The starboard bridge wing had been hit, and fragments had been launched throughout the bridge.  As I regained my sight and hearing, I realized I’d been knocked on my rear. I looked over myself and found that I hadn’t been injured, but Captain Key was bleeding from several small shrapnel wounds.  His right shoulder seemed to have a chunk missing from the top causing his right arm to hang limply at his side.

There’d been an observer on the starboard bridge wing, but all that was there now was a burnt shoe with a hole in it and torn, jagged strips of hot metal.  Despite his injury, the skipper called out in a commanding voice. “Rudder fifteen degrees starboard!” Seeing him shrug off his bleeding arm, I picked myself up and repeated the order.  The helm quickly complied, and the McHenry shifted under us, leaning to port as it made the sharp turn.  

A whistle and splash denoted the destroyer’s next salvo, landing where we would have been if we hadn’t turned.  “Rudder twenty degrees port!” The Captain called next. The ship’s hull groaned below us as it made the sudden drastic shift.  As the engines reverberated below me, sending more power through the ship then they ever should have, and the ship held together through maneuvers that strained it far more than it was ever designed to handle, I finally placed my bet on where the captain had come from.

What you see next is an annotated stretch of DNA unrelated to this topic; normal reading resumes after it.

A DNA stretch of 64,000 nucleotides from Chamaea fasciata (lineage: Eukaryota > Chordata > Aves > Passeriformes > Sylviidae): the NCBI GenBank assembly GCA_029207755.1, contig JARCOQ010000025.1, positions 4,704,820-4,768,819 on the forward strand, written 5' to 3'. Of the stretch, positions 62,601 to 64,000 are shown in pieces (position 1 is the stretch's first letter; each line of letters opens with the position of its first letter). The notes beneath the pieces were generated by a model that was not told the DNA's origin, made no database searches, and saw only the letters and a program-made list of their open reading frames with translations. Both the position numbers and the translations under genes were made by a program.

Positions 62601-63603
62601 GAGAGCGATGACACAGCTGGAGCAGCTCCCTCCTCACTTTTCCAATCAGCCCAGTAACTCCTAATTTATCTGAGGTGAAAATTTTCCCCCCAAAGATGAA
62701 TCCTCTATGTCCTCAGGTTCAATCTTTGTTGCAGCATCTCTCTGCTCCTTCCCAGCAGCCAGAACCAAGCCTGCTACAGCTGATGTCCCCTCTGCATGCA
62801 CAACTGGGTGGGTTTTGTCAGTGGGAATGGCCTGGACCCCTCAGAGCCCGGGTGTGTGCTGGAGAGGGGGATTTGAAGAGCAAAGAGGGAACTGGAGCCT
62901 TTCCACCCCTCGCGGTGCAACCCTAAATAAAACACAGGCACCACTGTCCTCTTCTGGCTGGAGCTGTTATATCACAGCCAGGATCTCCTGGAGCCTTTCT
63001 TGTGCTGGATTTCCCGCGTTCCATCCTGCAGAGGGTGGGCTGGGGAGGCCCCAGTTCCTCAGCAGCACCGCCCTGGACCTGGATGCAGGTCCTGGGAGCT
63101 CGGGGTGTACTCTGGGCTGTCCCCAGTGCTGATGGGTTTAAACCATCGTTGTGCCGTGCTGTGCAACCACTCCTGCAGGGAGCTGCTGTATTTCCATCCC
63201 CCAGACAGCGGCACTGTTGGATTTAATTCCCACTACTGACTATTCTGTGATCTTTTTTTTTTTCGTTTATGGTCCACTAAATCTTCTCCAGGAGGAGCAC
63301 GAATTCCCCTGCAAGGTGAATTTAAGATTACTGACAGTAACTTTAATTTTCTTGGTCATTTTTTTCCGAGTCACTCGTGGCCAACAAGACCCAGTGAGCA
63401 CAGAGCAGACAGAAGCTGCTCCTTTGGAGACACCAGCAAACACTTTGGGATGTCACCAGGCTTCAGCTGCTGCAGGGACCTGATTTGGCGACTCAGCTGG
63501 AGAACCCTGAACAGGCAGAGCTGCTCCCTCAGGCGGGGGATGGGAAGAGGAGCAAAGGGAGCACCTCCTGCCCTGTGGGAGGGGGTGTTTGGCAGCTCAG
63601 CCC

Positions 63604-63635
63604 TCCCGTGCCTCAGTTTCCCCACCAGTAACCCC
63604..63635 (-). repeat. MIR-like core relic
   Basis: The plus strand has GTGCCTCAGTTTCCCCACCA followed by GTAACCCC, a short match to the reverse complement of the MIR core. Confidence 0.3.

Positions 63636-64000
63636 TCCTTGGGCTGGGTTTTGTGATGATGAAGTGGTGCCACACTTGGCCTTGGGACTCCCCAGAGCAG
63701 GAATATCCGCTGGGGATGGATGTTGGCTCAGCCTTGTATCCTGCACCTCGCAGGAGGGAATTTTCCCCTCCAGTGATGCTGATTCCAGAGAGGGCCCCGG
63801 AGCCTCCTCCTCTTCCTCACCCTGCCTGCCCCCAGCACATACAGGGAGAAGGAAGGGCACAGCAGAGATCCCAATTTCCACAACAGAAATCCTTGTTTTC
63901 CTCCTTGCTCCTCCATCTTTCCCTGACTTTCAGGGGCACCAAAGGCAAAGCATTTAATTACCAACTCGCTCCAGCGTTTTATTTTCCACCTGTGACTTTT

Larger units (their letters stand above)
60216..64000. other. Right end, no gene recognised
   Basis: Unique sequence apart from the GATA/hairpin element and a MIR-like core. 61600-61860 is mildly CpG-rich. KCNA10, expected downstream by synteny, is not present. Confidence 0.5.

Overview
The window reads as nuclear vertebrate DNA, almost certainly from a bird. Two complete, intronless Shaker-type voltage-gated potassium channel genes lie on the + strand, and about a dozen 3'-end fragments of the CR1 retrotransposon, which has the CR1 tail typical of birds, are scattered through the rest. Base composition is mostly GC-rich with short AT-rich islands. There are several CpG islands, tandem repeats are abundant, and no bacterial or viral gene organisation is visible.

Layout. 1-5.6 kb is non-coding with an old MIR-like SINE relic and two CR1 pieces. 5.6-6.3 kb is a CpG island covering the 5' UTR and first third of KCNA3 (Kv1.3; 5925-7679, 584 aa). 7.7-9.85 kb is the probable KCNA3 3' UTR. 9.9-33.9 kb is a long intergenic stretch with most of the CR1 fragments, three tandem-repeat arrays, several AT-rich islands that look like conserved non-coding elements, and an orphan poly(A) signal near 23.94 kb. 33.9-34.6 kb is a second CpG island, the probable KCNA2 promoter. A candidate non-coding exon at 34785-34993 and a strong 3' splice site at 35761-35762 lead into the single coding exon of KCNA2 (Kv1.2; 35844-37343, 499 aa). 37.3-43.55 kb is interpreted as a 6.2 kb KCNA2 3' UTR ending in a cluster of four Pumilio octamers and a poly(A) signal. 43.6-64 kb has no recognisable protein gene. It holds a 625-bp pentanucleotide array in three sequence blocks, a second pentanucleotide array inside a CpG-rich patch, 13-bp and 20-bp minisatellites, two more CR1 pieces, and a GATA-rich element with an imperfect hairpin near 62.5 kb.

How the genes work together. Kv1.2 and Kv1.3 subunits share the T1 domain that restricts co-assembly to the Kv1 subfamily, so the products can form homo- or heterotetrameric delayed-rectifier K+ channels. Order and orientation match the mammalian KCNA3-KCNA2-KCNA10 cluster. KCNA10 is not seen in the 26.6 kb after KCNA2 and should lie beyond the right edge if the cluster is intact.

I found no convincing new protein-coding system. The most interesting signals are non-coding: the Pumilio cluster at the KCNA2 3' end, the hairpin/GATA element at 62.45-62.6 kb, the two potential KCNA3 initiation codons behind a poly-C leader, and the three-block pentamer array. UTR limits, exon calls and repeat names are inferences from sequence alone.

There wasn’t a doubt in my mind that he came from a warship.  He was fighting this battle like he’d been here hundreds of times, with an overwhelming calm and understanding.  He looked at me finally, checking if I was alright now that we were making evasive maneuvers, and I saw in his eyes that this was where he was meant to be, in the thickest fighting a man could ever endure.  The distant but clear blast of gunnery snapped my attention to the port side of the ship, where I could clearly see the damaged destroyer making their way towards us once more. In my absence of attention, we’d hit them twice more, and there was a small hole with a fire shimmering just behind their bridge.

They were returning the favor though, and their latest salvo saw two shells slam into the side of the ship, high on the port hull.  One of them seemed to do little damage at first glance, but I could see the deck in the center of the ship bulging up, dented by the internal explosion.  The second blasted one of our forward cranes out of its mount, and it crashed onto the deck, half of it hanging over the port side.